This sneaky hijack malware replaces your crypto addresses with lookalikes
A brand new clipper malware has been found taking the theft of cryptocurrency to a whole new level, researchers have claimed.
Clippers are a well-known security threat, as they are malware variants that monitor the clipboard of a Windows-powered endpoint, and when they see that a user copied a cryptocurrency wallet address to the clipboard, they’ll replace it with an address belonging to the attacker. That way, when the victim sends their funds, they’re actually sending them to a wallet belonging to the attackers.
But the attack is quite easy to spot, especially for more security-aware users (which crypto users generally are) – all it takes is to cross-reference a couple of characters between the copied address and the pasted one, to see if they match. Usually, users would check the last few characters.
Generating countless addresses?
That’s exactly the safety measure the new Laplas Clipper is looking to eliminate, and it does so by generating addresses that are seemingly identical to the authentic ones.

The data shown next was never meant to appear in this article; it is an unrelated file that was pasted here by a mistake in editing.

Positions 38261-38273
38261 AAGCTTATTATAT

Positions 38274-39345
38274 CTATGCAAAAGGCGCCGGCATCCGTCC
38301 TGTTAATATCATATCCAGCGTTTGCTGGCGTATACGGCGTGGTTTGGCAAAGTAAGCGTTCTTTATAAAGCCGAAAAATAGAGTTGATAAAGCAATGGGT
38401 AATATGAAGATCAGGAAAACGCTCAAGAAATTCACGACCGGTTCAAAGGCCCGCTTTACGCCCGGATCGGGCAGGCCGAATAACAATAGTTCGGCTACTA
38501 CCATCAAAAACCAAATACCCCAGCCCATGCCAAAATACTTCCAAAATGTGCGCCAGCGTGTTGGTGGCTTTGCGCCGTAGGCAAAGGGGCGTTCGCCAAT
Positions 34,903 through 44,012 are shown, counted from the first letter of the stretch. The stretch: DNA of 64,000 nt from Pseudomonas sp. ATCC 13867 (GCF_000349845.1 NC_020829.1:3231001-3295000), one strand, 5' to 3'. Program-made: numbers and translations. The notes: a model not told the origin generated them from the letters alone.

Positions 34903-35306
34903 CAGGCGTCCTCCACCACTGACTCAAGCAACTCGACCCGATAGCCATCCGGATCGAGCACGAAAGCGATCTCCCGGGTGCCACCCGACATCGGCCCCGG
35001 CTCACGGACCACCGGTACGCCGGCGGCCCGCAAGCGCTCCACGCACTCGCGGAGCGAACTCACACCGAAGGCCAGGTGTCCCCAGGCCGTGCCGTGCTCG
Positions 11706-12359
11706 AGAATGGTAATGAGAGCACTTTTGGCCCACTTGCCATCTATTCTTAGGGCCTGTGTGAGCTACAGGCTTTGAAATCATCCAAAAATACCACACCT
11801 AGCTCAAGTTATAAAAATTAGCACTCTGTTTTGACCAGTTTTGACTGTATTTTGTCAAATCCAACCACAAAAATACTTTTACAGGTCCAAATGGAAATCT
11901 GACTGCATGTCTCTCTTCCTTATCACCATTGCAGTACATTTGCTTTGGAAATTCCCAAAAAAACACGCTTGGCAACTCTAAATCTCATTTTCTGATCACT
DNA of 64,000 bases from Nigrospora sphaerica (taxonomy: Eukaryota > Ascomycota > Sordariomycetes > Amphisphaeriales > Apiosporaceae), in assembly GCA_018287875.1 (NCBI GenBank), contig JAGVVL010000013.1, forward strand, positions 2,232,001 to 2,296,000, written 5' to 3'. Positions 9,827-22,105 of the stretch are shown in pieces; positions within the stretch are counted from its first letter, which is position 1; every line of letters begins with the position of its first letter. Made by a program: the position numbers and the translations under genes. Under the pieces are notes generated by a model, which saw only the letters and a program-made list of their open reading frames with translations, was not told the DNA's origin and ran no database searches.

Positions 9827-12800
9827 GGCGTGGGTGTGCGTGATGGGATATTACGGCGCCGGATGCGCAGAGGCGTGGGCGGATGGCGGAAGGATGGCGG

Exactly how Laplas does this is not yet clear, researchers from Cyble said, as the process takes place on the attacker’s server, and crypto addresses are sometimes a string of more than 40 characters.
One of the potential answers is that the malware operators generated countless addresses in advance, and the tool just uses the one most closely resembling the authentic one, at the moment.
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When BleepingComputer put the clipper to the test, it came out with mixed results. While bitcoin addresses matched the first, and the last few characters, Ethereum addresses were not even close. In general, the clipper hunts for addresses for these cryptocurrencies: Bitcoin, Ethereum, Bitcoin Cash, Litecoin, Dogecoin, Monero, Ripple, ZCash, Dash, Ronin, Tron, and Steam Trade URL.
The tool comes in a subscription model, with pricing being $29 for one Sunday, $59 for a month, $159 for three months, $299 for half a year, and $549 for a full year.
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